When I quit my job last year, it wasn’t to pursue a dream to become a novelist, although that was in the back of my mind. No, I walked out because I couldn’t take one more day there. It wasn’t them. It was me. Well, okay, it was a little bit them, but restlessness had set in long before things went south between us. Looking back, I can see that I may have had some part in that.
This wasn’t the first time I walked out on a good paying position. When I turned forty, I left Las Vegas and moved to Illinois seeking a quieter life in the sunlight. In a real town. (Las Vegas was an exciting place, but it often felt like I’d wandered onto an oversized movie set.) It seemed like a good idea at the time.
Then, seven days after moving into my new apartment, I was watching the Today show while drinking my morning coffee, congratulating myself for having found a safe place to land. Then I watched in real time as a large plane flew into one of the twin towers in New York. The point was driven home to me that there are no safe places. In truth, there never were.
You would think that this might make me more wary of change, but in fact, it was oddly liberating. When the worst has happened, nothing else seems to be of much consequence. It also convinces you that time is not on your side, whatever age you happen to be at the moment. The fears that had wrapped around you in your youth–and really they’re the fears of our parents projected onto our young minds–seem to peel away like the layers of an onion over the years.
Until one day you wake up and wonder what the hell you think you’re doing. Why spend so much of your life trying to play it safe, when all the available evidence points to that as something that isn’t real?
The truth is, everyone dies. Everyone. No exceptions. Despite all our efforts, the mortality rate for human beings is still 100%. No one gets out of this world alive. It was the realization of that which led to my second mid-life crisis.
Can I still call it that? Unless I live to be 106, I think I’m pretty much past the midpoint now. Damn. Anyway, one day I decided that earning a living was no replacement for learning to live. I wanted to live before it was too late. At the time, I was so convinced that my job was killing me, that I don’t doubt that it would’ve become a self-fulfilling prophecy.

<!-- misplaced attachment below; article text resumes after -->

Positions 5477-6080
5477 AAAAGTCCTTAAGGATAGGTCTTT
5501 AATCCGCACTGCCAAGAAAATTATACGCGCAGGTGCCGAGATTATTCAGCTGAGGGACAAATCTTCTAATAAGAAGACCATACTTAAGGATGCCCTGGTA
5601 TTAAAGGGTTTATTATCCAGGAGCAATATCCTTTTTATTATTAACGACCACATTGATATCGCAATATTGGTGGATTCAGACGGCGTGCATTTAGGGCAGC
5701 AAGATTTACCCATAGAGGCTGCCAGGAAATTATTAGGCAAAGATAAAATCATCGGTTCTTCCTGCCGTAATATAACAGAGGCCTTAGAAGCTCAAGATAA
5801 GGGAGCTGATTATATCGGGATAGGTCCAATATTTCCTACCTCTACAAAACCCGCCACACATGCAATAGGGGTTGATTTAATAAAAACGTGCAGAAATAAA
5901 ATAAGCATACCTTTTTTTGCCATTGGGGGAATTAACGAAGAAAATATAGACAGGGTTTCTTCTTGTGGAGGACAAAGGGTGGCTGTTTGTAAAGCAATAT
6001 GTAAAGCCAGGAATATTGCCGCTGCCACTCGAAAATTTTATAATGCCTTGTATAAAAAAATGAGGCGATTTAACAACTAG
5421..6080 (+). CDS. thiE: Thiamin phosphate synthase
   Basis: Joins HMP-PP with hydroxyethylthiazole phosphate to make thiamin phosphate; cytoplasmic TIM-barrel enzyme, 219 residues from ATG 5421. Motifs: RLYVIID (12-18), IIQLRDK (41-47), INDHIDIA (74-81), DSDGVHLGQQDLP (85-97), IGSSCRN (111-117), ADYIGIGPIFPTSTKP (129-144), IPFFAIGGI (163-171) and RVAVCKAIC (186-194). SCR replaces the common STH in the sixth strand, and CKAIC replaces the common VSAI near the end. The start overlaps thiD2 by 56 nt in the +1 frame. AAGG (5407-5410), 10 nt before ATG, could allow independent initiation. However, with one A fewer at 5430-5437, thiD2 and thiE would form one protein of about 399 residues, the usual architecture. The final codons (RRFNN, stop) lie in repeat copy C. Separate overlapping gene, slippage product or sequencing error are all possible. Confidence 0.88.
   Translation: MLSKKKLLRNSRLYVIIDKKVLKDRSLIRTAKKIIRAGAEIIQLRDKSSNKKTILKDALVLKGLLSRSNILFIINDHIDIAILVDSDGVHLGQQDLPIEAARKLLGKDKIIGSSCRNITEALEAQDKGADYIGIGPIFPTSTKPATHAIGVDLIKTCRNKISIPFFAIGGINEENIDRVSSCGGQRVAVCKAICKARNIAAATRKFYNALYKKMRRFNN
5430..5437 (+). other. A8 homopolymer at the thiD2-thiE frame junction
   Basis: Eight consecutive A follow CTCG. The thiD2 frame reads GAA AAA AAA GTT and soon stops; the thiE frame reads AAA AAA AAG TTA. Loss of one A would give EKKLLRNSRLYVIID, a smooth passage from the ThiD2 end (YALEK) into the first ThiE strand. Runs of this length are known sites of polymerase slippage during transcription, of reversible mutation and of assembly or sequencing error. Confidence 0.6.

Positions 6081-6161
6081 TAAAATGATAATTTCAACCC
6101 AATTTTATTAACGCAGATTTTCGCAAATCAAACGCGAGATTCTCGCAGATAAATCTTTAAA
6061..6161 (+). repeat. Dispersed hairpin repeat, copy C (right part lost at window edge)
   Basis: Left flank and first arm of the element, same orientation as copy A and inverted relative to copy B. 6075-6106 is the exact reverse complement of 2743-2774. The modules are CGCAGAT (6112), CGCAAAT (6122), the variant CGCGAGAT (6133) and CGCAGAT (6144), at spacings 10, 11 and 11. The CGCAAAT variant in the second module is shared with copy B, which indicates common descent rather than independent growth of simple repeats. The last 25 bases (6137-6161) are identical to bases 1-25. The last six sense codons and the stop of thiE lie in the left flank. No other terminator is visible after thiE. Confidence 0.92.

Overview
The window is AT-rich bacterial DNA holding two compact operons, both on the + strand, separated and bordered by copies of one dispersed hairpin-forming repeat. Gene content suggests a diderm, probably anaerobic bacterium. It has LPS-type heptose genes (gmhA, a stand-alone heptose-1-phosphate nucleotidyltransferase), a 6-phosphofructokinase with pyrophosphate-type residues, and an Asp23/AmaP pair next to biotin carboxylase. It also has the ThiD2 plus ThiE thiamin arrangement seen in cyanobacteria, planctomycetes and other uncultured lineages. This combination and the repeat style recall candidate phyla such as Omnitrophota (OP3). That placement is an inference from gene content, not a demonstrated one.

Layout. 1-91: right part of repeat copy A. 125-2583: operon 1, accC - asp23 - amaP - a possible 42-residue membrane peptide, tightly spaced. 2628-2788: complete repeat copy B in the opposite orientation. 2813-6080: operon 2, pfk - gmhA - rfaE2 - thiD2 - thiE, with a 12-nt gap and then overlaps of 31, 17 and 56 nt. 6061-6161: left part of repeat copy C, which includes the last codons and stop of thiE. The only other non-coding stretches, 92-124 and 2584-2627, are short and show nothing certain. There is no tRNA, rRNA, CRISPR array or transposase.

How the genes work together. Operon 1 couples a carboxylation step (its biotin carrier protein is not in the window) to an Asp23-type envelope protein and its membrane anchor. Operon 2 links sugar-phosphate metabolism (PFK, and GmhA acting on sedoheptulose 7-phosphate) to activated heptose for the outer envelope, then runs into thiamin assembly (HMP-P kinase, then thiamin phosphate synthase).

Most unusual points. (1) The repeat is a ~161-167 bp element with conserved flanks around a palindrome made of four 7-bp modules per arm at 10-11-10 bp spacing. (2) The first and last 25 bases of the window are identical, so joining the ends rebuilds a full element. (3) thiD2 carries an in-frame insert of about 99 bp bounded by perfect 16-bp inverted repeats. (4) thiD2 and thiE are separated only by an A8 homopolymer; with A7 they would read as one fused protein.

So here I am, a year later. I won’t lie to you, sometimes it’s scary out here in the open. There’s no guarantee that I can keep it up, and the past few weeks have shown that I’m apparently not as employable as I was thirteen years ago. The generosity of a close relative has made it possible for me to keep a roof over my head for another month, but I can’t dip into that well forever.
Sooner or later, I need to make my writing pay for more than a pizza dinner now and then. I think the long term prospects are good. It’s just the short term survival that’s tricky. Besides, spring is coming. That always brightens things up. Maybe I’ll have better luck on the job hunt in milder weather.
So what’s the point of all this blathering? Do I regret taking that leap of faith?
However this all turns out, I found satisfaction in writing fiction that I never had with anything else. For the first time in my life, I feel like I’ve accomplished something. More than that, I feel like I’ve finally found the thing that I was supposed to do with my life. I know that whatever happens, I will never stop.
Writing has taught me how to live, and it’s a sweet thing.